What do Australian Mormons think of musical?

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THE Book of Mormon continues to shock and dazzle thousands of Australians — the church’s community says it is taking it all on the chin.

The critically-acclaimed show, written by the creators of South Park, has been labelled “the best musical of the century” by the New York Times and has been lauded for it’s razor-sharp humour.

A senior member of the church in Australia, who works alongside leaders and teachers of the faith, says there has even been a spike in interest in the religion.

But she hasn’t seen the funny side of the musical.

Emily Kwok, who is the Director of Public Affairs of The Church of Jesus Christ of Latter-day Saints in Sydney, said she was warned about the production’s colourful language but decided to plunge into the musical’s script to see what it was all about.

“When I was going through the script, I could definitely see the entertainment aspect of it,” she said.

“But also I picked up a lot of inaccuracies in terms of its portrayal of the missionaries, our beliefs and the church.

“But, I can see how other people might find it funny,” she said. “It was a pretty well-written script apart from the inaccuracies.”

One of the “inaccuracies” that really bugged her and some of the other Aussies Mormons she spoke to was the musical’s portrayal of the “naive and ignorant young male missionaries”.

The story follows two young men, Elder Price and Elder Cunningham, who serve as Latter-day Saint missionaries in Uganda after their training.

The production paints them as bumbling, ignorant Americans in a foreign culture. For example, Cunningham continuously mispronounces the name of one of the play’s main characters, Nabulungi, as Nintendo or Nasi Goreng. And, he includes storylines from Star Wars and The Lord of the Rings when relating the Book or Mormon to Ugandan villagers.

However, Ms Kwok says Mormon missionaries are “articulate, intelligent, selfless and humble young people”.

“Many have put on hold their studies, scholarships and careers for up to two years to dedicate themselves to service,” she said.

Ms Kwok said the musical misrepresented the way Mormons follow their faith and made out they were all “brainwashed”.

However, she said the church’s community in Australia have taken the musical “pretty well”.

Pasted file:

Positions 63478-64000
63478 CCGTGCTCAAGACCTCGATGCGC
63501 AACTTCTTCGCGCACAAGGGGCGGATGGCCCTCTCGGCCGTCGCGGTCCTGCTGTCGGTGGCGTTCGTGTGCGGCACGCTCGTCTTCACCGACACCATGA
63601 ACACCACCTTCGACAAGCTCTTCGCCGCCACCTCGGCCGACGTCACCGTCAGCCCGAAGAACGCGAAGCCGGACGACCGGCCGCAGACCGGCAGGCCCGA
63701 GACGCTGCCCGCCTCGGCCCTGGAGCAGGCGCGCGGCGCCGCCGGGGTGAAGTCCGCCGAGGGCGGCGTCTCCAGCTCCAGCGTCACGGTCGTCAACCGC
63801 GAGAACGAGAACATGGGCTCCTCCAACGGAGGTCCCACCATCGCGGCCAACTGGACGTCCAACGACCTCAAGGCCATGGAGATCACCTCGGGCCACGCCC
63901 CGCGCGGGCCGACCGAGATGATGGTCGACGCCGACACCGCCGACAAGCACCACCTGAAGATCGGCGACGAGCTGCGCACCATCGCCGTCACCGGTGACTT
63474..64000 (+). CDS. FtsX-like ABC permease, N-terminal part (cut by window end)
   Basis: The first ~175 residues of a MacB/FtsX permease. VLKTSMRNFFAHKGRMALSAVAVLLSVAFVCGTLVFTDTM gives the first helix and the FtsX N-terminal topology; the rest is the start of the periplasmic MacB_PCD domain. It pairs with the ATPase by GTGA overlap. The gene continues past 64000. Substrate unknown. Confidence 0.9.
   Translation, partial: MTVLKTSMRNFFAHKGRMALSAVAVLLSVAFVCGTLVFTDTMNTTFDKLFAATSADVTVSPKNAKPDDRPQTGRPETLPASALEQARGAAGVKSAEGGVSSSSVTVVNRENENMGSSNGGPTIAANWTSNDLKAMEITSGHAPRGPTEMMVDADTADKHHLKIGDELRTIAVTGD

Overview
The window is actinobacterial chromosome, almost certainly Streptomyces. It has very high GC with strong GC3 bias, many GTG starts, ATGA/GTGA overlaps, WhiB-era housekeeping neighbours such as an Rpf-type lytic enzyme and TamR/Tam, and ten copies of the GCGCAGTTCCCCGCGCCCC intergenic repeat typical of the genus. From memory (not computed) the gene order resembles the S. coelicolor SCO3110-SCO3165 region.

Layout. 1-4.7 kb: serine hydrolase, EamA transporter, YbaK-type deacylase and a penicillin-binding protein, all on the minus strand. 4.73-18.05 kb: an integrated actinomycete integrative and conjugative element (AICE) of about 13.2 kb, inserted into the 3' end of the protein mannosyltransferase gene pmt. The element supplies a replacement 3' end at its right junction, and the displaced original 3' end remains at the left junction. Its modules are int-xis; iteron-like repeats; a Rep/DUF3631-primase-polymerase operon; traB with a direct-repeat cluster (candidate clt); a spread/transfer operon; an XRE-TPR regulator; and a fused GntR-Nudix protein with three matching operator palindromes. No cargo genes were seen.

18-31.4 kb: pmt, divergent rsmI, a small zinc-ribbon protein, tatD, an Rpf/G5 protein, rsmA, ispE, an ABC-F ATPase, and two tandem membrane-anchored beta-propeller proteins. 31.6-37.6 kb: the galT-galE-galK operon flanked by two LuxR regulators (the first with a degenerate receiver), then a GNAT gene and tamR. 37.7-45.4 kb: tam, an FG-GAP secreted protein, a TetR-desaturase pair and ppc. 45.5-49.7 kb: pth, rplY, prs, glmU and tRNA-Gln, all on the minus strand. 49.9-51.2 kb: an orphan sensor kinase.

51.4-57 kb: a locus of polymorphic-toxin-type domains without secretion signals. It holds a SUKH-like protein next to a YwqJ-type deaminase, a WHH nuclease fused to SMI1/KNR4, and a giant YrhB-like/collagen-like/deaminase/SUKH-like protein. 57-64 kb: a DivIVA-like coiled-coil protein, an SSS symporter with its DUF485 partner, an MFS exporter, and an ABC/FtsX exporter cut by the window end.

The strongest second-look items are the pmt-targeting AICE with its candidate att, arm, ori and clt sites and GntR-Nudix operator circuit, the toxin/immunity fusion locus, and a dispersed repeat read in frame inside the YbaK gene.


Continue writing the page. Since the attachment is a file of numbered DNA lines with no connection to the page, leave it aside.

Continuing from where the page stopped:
“It’s been around in other countries for a few years now, so most of us are aware of the content of it and nobody I have spoken to in Australia is particularly shocked by it,” she said.

In fact, she said the community has reacted to the “false and often confronting depictions” of their faith responded with a lively and good-natured campaign that “told people who Mormons really are”.

In fact, she said the production has actually resulted in a spike of interest in Mormonism in Australia.

Church members have been handing out books across Sydney in recent weeks and handed out tens of thousands of free books.

In Parramatta and Liverpool alone, they had 162 “referrals” — which is when somebody expresses an interest and arranges to meet a missionary.

Ms Kwok said there are now more than 150,000 members, 10,000 more than this time last years, and 309 congregations across Australia.

Both Ms Kwok’s parents were Mormons and she decided she would join the church when she was eight years old — which latter-day saints call the “age of accountability”.

“This is the age where a child can take in information and choose for themselves whether they want to get baptised,” she said. “And, so I was baptised when I was eight years old in Australia.”

She admitted there were a couple of cultural challenges for some Mormons in Australia.

One of these is due to the church’s “health code” which has recommendations for food which is “good for the body” and things which are “bad for the body.”

“Mormons are taught to abstain from alcohol, drugs and harmful products — which includes tea and coffee,” she said.

Ms Kwong’s family is from China, where tea is a huge part of daily life, and she said explaining aspects of her religion to relatives can be a challenge.

“In Sydney, everybody walks around with coffees, but I walk around with water,” she said.

“But, we are very lucky to be in Australia because it is a very multicultural and multi-faith country, so it’s easy to be a Mormon here.”

However, she said there are still a number of misconceptions about Mormons in Australia.

“Sometimes we are not viewed as Christians because of the way we see the godhead or the trinity, but we do consider ourselves Christian because Christ is right at the centre of our faith.

“Another misconception is that we don’t use the Bible, we do.”

She added that polygamy, which is commonly associated with the church, has been banned within the religion for 125 years and no current members are engaged in the practice.



Source link – http://www.news.com.au/lifestyle/health/mind/aussie-mormons-reacting-pretty-well-to-hit-musical/news-story/fd49f120bac4aaa984834cb861c6185d

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